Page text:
In January 2020 the UN Human Rights Committee denied a petition by a citizen of the island nation of Kirabati who claimed that by deporting him, New Zealand violated his right to life under Article 6 of the Covenant on Civil and Political Rights. The petitioner specifically asserted that sea level rise had caused serious health issues in his community. The Committee found that without meaningful national and international action on climate change, impacts could become extreme enough to threaten the right to life, making it unlawful for states receiving climate migrants to turn them away. This holding is significant because there is currently no legal framework to protect climate migrants. However, the Committee ultimately upheld New Zealand’s decision to deport the petitioner. Accepting the petitioner’s assertions that climate change would render Kiribati uninhabitable within ten to fifteen years, the Committee explained that there was sufficient time for intervening acts by the government of Kiribati—with international assistance—to protect its citizens. Read more >>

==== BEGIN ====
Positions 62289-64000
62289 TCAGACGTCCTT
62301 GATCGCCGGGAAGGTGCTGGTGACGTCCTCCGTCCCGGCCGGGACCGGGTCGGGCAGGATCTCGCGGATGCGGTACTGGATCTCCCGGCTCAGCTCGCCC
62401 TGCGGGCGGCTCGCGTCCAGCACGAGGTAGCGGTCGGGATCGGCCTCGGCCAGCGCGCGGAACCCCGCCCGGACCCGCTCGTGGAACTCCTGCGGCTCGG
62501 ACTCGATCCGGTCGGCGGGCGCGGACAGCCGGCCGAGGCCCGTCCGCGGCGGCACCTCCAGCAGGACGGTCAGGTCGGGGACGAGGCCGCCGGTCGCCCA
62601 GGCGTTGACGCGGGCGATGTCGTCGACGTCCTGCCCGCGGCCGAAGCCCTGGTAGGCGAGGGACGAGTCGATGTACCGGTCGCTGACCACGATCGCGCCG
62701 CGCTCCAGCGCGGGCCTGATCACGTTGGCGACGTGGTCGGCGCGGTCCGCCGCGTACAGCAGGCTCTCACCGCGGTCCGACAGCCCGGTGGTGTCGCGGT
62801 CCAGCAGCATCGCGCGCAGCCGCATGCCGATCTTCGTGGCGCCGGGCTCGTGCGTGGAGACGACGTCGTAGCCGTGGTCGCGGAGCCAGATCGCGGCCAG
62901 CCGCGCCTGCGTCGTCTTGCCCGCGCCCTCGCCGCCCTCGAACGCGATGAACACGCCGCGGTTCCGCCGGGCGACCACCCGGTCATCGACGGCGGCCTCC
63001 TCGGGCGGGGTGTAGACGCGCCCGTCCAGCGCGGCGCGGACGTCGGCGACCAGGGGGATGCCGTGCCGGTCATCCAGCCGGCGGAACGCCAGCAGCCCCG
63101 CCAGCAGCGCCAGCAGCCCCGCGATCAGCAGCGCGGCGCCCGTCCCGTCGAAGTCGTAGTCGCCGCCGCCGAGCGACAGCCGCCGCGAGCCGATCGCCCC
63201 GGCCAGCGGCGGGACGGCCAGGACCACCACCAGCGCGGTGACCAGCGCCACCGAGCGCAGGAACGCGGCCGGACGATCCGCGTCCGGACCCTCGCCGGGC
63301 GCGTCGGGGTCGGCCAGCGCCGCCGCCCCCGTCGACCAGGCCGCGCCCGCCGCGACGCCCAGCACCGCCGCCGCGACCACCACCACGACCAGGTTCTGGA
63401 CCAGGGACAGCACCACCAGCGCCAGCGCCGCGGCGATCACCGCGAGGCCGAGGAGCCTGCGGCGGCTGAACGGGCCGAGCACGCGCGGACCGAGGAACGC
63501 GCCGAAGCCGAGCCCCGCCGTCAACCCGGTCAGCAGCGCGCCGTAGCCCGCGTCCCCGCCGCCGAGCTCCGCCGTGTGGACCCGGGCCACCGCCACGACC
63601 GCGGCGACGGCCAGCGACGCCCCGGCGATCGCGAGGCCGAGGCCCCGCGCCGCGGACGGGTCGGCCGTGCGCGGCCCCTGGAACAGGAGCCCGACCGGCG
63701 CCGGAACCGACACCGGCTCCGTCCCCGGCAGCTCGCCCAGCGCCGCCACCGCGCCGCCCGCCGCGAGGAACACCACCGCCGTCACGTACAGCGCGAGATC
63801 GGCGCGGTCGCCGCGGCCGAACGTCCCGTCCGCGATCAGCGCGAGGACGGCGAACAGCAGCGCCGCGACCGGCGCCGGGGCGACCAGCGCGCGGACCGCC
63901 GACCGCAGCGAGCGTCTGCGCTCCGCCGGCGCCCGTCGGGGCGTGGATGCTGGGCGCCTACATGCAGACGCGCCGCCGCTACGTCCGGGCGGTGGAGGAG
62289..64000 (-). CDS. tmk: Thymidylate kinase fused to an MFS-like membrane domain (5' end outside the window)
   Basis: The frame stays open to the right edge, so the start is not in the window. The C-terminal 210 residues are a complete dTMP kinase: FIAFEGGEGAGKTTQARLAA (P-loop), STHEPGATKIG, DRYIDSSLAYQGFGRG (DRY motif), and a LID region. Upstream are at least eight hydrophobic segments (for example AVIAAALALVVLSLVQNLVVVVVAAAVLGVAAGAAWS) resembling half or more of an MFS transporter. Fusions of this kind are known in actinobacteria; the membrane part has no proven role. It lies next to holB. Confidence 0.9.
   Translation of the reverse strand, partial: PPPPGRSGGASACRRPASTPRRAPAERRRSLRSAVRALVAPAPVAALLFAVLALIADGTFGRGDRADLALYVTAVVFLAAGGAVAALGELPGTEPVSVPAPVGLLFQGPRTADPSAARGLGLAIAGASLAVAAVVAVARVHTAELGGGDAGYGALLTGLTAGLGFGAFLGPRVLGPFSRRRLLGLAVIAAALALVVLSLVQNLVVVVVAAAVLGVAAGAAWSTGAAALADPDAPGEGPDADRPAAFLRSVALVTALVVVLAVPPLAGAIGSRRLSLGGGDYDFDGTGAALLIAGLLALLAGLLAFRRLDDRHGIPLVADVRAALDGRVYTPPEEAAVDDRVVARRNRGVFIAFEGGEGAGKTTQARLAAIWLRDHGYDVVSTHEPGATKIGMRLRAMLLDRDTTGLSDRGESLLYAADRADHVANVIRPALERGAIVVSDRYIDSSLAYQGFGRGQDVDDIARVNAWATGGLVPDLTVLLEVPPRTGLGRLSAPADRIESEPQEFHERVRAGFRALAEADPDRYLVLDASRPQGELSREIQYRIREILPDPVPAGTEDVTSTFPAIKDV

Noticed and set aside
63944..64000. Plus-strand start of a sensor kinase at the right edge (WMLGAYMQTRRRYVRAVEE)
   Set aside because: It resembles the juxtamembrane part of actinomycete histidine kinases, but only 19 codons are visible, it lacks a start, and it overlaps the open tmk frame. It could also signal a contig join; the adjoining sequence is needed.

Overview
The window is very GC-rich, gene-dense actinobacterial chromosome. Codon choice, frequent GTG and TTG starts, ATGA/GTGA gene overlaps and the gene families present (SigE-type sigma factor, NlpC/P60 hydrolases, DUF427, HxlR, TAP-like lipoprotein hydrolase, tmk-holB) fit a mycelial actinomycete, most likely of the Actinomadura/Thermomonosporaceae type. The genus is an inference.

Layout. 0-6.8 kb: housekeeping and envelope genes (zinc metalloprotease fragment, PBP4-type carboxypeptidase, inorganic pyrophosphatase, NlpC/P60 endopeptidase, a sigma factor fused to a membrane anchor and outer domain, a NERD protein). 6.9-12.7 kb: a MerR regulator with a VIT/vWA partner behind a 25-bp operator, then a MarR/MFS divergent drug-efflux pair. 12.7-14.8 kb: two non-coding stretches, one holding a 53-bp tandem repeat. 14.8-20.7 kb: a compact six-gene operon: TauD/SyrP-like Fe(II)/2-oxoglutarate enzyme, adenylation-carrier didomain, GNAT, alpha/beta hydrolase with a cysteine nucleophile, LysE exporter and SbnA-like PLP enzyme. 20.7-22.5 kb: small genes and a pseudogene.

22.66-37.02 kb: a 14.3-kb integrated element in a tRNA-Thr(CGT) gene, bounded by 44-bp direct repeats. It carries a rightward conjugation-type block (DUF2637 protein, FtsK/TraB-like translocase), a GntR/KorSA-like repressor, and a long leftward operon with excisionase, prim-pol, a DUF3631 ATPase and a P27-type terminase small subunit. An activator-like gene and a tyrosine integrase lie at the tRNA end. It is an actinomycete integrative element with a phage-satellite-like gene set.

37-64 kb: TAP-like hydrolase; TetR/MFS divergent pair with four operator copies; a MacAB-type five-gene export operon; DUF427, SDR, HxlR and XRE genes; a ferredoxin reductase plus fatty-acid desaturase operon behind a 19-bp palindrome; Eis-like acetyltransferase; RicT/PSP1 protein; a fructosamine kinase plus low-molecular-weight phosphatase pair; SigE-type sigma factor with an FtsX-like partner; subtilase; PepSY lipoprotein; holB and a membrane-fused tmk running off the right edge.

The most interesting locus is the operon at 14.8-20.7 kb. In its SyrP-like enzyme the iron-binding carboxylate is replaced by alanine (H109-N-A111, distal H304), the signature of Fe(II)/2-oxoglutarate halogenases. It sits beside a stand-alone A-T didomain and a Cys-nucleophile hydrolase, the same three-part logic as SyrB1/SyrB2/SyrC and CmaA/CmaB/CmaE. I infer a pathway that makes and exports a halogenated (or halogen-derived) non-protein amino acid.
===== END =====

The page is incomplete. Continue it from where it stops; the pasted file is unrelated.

In the same month, the Borgarting Court of Appeal in Norway rejected green groups’ constitutional challenge to the issuance of a block of oil and gas leases for exploration the Barents Sea. The court held that Article 112 of the Norwegian Constitution—which protects the right to a healthy environment—grants substantive rights. The court further concluded that Article 112 applies to the environmental harms that the plaintiffs asserted, including lifecycle greenhouse gases associated with both the production and combustion of fossil fuels. Calling climate change “one of the greatest challenges humanity is facing” and a threat to human health, the court nonetheless reasoned that the challenged leases only allowed for exploration, and any production would take place ten to fifteen years in the future. More importantly, the court observed that the continuation of petroleum activities is an issue of ongoing debate in the legislature, and determined that “[t]he prioritisations in climate policy involve socio-economic and political balancing in the core area for what the court should be constrained in reviewing.” The court decided to let the policymaking process run its course, rather than issue a decision that would prevent foreseeable but somewhat distant oil and gas production.